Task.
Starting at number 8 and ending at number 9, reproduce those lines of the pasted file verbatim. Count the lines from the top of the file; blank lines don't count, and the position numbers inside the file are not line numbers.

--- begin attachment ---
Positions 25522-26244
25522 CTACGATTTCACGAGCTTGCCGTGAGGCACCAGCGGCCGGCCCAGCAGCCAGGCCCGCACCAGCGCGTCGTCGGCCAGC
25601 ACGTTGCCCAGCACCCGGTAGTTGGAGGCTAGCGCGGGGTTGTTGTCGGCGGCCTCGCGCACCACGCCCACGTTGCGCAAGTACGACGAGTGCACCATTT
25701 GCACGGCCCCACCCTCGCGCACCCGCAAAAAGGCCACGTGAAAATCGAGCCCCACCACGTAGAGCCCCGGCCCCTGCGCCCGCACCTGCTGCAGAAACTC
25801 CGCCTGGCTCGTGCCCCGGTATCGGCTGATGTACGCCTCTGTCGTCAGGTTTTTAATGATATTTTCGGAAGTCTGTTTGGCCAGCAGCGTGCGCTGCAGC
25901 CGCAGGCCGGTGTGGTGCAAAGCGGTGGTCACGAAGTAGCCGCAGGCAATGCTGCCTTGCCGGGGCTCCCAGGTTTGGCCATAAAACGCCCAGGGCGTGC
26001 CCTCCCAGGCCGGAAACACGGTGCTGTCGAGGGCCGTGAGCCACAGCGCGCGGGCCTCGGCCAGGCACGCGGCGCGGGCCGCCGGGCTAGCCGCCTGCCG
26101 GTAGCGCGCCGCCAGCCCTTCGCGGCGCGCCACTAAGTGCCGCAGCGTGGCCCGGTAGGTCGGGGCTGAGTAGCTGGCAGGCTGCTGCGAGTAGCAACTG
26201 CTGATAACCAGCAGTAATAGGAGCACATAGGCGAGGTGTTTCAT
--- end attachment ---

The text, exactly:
26101 GTAGCGCGCCGCCAGCCCTTCGCGGCGCGCCACTAAGTGCCGCAGCGTGGCCCGGTAGGTCGGGGCTGAGTAGCTGGCAGGCTGCTGCGAGTAGCAACTG
26201 CTGATAACCAGCAGTAATAGGAGCACATAGGCGAGGTGTTTCAT